Caribbean faces hard road to recovery after Irma's ravages

Environment


HAVANA (Reuters) – From Cuba to Antigua, Caribbean islanders began counting the cost of Hurricane Irma on Sunday after the brutal storm left a trail of death, destruction and chaos that could take the tourist-dependent region years to recover from.

The ferocious Category 5 storm, which killed at least 28 people across the region, devastated housing, power supplies and communications, leaving some small islands almost cut off from the world. European nations sent military reinforcements to keep order amid looting while the damage was expected to total billions of dollars.

Ex-pat billionaires and poor islanders alike were forced to take cover as Irma tore roofs off buildings, flipped cars and killed livestock, raging from the Leeward Islands across Puerto Rico and Hispaniola then into Cuba before turning toward Florida.

Waves of up to 36 feet (11 meters) smashed businesses along the Cuban capital Havana’s sea-side drive on Sunday morning. Further east, high winds whipped Varadero, the island’s most important tourist resort.

“It’s a complete disaster and it will take a great deal of work to get Varadero back on its feet,” said Osmel de Armas, 53, an aquatic photographer who works on the beach at the battered resort.

Sea-front hotels were evacuated in Havana and relief workers spent the night rescuing people from homes in the city center as the sea penetrated to historic depths in the flood-prone area.

U.S President Donald Trump issued on Sunday a disaster declaration for Puerto Rico, where Irma killed at least 3 people and left hundreds of thousands without power. Trump also expanded federal funds available to the U.S. Virgin Islands, which suffered extensive damage to homes and infrastructure.

Further east in the Caribbean, battered islands such as St. Martin and Barbuda were taking stock of the damage as people began emerging from shelters to scenes of devastation.

Dutch Prime Minister Mark Rutte said the death toll on the Dutch part of St. Martin had risen to four from two, and that 70 percent of homes had been damaged or destroyed.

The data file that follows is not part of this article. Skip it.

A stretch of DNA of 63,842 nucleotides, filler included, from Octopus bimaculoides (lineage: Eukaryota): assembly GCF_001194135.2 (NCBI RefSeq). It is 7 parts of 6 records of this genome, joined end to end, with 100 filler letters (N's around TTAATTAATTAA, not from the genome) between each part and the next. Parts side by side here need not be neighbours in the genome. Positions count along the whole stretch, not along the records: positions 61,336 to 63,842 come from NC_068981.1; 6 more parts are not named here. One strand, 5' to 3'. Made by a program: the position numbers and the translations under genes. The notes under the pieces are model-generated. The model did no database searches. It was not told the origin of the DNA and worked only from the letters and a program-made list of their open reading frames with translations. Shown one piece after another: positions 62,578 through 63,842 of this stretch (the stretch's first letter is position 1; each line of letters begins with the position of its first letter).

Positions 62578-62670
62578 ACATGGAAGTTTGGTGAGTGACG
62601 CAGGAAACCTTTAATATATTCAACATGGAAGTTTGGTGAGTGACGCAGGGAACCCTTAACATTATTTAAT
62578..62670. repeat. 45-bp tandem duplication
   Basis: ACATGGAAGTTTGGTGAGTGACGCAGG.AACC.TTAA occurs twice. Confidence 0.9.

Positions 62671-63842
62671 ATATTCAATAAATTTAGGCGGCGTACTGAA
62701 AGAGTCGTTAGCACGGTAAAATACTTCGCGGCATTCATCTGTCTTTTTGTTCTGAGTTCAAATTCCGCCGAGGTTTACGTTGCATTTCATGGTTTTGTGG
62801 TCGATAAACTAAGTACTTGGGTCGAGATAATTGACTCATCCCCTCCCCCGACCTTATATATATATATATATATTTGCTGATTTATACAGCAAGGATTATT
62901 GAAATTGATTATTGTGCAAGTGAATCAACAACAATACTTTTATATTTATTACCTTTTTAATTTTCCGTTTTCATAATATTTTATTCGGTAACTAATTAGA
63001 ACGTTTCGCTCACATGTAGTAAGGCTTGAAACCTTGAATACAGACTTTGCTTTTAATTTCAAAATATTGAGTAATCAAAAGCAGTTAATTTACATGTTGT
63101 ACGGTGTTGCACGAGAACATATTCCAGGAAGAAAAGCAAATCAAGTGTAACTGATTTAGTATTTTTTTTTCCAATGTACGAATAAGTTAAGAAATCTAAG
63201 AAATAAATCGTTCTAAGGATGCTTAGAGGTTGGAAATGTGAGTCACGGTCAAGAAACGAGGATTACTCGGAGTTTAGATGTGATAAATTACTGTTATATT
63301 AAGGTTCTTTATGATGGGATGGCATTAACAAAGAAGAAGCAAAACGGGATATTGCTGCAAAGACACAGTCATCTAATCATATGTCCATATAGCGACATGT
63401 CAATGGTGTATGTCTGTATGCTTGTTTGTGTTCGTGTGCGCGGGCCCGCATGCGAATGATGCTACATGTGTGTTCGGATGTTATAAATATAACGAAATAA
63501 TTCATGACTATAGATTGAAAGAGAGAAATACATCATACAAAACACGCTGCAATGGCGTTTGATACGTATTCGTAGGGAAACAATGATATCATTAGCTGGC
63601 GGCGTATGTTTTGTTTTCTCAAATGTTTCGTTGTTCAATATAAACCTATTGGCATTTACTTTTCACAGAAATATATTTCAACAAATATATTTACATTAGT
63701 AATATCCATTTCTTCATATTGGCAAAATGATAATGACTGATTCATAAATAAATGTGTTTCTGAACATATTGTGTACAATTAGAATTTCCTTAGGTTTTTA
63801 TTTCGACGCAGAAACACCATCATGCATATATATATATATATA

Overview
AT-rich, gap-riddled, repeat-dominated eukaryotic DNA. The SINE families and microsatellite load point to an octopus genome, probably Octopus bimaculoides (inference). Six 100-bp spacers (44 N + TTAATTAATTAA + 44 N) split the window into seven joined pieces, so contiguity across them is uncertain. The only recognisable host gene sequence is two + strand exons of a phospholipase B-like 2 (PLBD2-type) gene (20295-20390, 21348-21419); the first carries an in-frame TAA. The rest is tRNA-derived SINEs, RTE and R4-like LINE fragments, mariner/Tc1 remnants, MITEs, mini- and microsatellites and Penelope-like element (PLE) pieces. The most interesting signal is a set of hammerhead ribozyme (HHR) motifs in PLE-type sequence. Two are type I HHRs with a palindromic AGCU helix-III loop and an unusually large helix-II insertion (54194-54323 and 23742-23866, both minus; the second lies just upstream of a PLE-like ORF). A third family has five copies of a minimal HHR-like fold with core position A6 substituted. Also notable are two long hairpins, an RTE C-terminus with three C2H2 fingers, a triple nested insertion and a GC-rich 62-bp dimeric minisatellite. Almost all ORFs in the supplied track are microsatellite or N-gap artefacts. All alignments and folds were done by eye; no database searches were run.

Following reports of looting, the Netherlands said it would increase its military presence to 550 soldiers on the island by Monday, and Rutte said that to ensure order, security forces were authorized to act with a “firm hand”.

Dutch authorities are evacuating tourists and injured people to Curacao to the south, where Dutch King Willem-Alexander and Interior Minister Ronald Plasterk are expected to arrive today.

Waves crash against the lighthouse after the passing of Hurricane Irma, in Havana, Cuba, September 10, 2017. REUTERS/Stringer

MALICIOUS ACTIONS

France, which oversees neighboring Saint Barthelemy and other half of St Martin, said the police presence on the two islands had been boosted to close to 500.

The French interior ministry said 11 people suspected of “malicious actions” had been arrested since Friday as television footage showed scenes of chaos on the islands with streets under water, boats and cars tossed into piles and torn rooftops.

Irma killed at least 10 people on the two islands, the French government said. France’s Caisse Centrale de Reassurance, a state-owned reinsurance group, estimated the cost of Irma at some 1.2 billions euros ($1.44 billion).

French President Emmanuel Macron was due to visit Saint Martin on Tuesday.

Barbuda, home to some 1,800 inhabitants, faces a reconstruction bill that could total hundreds of millions of dollars, state officials say, after Irma steamrolled the island and forced the local government to order a total evacuation.

The prime minister of Antigua and Barbuda, Gaston Browne, said Irma had wreaked “absolute devastation” on Barbuda, which he said was now “barely habitable” after 90 percent of cars and buildings had been damaged.

The storm also plunged the British Virgin Islands, an offshore business and legal center, into turmoil.

Yachts were pilled on top of each other in harbor and many houses in the hillside capital of Road Town on the main island of Tortola were badly damaged. Both there and in Anguilla to the east, residents complained help from the British government was too slow in coming, prompting a defensive response from London.

“We weren’t late,” Defence Minister Michael Fallon told BBC television on Sunday, saying Britain had “pre-positioned” an aid ship for the Caribbean hurricane season and that his government’s response “has been as good as anybody else‘s.”

British billionaire entrepreneur Richard Branson, who sought refuge in the wine cellar of his home on Necker island, called Irma the “storm of the century” on Twitter and urged people to make donations to help rebuild the region.

Additional reporting by Marc Frank in Havana, Matthias Blamont in Paris, Anthony Deutsch and Toby Sterling in Amsterdam, Kylie McLellan in London, Makini Brice in Haiti; Writing by Dave Graham; Editing by Daniel Flynn and Sandra Maler

Our Standards:The Thomson Reuters Trust Principles.



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